How to use your green manure

There are three ways to deal with the green manure crop in a home garden. It’ll likely be harvestable well before you plant your annual flowers and vegetables. Unless you got a late start.

Back of seed package with instructions on how to use it
Here are instructions on using the seed mix… but please skip the turning and tilling, the idea hasn’t caught on enough yet.

First, you can cut and shred the green upper parts and lay them on the beds as a mulch (I use a leaf shredder). This means leaving the roots and stubble in the soil.

This can be awkward for carrot seed planting, but for bigger seeds or planting from pots, it works well. The soil organisms don’t get disturbed and all the nitrogen slowly becomes available as the microbes work on it.

Second, you can pull the plants out, chop it all up or cut it to smaller pieces, and add it as a green in the compost pile. Some smaller roots will remain the soil and break down.

Third, you can cut the tops off and lay that green stuff onto the bed and layer compost over it to help them decompose. This method needs more time before planting. It works best for annuals planted from pots. It also helps prevent weeds from germinating and growing. This is my preferred method.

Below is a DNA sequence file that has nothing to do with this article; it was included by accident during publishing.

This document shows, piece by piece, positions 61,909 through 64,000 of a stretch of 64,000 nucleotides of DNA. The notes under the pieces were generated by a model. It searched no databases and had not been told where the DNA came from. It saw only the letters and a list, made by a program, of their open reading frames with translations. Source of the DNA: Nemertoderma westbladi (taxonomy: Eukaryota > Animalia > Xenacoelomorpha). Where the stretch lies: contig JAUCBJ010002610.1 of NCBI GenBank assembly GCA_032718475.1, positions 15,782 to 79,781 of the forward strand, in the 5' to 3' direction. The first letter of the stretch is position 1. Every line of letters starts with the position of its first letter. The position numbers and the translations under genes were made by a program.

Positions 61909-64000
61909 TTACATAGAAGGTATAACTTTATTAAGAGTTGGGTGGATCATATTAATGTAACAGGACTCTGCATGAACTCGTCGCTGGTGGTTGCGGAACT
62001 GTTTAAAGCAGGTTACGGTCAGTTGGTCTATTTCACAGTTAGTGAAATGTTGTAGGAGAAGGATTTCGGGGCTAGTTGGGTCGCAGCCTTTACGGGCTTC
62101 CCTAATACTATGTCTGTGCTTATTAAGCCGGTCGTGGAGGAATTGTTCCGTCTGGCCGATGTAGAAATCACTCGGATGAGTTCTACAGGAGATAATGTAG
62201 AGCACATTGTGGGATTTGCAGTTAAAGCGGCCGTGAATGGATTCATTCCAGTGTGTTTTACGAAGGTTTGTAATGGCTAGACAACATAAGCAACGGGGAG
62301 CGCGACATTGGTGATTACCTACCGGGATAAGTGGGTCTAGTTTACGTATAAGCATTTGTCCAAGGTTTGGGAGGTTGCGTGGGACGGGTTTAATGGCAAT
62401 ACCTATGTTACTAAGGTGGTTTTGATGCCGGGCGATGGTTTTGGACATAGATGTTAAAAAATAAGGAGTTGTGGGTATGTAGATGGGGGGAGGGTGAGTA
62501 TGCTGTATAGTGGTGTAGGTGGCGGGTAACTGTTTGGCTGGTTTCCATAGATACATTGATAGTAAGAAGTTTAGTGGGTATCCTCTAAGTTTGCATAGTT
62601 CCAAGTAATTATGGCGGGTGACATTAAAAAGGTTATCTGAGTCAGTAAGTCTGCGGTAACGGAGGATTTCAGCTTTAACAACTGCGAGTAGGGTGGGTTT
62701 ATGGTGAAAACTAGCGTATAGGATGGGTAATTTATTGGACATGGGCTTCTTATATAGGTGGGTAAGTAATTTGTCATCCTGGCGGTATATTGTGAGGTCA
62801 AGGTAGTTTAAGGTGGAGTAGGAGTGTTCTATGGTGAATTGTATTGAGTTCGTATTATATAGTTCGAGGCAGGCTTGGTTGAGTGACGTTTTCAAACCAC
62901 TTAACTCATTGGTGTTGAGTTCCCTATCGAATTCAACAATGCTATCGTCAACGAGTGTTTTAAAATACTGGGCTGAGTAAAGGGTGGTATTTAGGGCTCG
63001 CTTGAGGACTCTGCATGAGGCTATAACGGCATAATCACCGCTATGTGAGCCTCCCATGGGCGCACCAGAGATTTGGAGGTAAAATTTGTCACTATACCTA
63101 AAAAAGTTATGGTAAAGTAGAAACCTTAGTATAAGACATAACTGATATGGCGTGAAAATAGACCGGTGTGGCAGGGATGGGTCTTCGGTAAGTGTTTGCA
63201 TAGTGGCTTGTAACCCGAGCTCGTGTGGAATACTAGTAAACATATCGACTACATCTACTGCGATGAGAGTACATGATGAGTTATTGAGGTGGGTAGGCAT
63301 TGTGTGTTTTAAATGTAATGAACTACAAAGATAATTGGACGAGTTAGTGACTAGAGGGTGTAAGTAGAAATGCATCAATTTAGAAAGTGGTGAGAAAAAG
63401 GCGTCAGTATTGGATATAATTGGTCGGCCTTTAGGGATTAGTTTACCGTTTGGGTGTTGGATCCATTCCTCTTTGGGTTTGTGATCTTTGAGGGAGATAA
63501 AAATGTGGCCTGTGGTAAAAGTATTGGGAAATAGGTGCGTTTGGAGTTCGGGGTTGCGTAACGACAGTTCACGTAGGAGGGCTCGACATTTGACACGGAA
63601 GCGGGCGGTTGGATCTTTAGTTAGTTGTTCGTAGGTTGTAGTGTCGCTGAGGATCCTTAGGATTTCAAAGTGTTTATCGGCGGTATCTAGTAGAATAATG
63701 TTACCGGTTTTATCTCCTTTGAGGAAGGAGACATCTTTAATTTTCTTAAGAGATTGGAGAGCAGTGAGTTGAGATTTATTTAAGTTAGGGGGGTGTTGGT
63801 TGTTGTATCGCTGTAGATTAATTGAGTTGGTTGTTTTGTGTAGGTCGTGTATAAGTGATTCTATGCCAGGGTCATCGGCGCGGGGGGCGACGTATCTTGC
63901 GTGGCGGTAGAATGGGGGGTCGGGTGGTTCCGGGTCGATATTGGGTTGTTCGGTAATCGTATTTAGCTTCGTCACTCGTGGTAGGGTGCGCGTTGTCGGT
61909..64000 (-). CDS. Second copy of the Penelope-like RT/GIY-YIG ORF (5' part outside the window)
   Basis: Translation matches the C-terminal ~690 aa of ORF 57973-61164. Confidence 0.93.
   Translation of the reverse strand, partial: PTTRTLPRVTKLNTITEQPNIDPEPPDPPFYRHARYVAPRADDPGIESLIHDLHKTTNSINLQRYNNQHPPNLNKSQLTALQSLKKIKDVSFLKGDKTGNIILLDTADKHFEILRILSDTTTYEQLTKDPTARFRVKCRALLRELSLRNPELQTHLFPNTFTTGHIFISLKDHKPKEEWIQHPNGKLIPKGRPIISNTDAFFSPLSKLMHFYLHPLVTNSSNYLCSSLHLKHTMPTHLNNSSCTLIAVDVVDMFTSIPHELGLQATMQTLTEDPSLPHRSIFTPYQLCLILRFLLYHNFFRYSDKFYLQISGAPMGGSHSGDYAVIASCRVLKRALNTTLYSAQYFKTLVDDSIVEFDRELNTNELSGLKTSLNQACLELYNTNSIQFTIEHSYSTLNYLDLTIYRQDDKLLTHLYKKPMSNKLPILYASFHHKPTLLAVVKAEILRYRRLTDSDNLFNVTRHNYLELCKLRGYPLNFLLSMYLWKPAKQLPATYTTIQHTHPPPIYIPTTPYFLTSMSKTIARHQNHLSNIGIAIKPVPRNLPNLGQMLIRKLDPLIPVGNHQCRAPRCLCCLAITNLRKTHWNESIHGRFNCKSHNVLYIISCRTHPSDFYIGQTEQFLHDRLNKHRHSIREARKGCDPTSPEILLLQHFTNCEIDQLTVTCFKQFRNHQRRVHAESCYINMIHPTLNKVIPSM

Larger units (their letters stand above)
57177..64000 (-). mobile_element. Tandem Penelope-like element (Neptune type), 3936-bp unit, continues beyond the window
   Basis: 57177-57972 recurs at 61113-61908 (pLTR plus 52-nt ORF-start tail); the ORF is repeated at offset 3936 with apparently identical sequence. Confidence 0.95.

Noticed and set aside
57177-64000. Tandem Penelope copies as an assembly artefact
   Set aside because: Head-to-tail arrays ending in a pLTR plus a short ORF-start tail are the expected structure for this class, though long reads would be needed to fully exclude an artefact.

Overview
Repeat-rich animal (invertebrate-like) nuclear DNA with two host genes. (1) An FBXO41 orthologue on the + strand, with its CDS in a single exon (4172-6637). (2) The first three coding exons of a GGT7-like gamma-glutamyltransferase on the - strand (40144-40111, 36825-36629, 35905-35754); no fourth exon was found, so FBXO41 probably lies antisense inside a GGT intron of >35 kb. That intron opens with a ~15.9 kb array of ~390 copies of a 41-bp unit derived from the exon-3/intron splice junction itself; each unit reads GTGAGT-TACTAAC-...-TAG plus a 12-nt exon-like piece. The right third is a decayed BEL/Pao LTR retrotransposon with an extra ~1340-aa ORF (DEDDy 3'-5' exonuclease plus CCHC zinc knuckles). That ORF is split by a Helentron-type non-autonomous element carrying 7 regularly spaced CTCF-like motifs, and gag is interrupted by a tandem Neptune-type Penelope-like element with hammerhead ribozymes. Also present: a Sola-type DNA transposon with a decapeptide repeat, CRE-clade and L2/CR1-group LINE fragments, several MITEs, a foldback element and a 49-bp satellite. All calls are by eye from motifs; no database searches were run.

Look for seed mixes that are labeled as cover crop seed. The term green manure is usually used because it gets turned in. But we know we shouldn’t do that anymore.

Soil food web gardening practice requires that the soil be disturbed as little as possible when it comes to annual and vegetable gardens, unless you are trying to establish a vegetable or annual garden in fully fungally dominated soils.

Teaming With Microbes by Jeff Lowenfels and Wayne Lewis

Why you should only use organic fertilizers

To give your soil a boost, I recommend sprinkling an organic fertilizer on it before laying a mulch. I specify organic, and this is crucial. You want to support the soil food web. This in turn allows nature to do her work and feed the plants in the best way.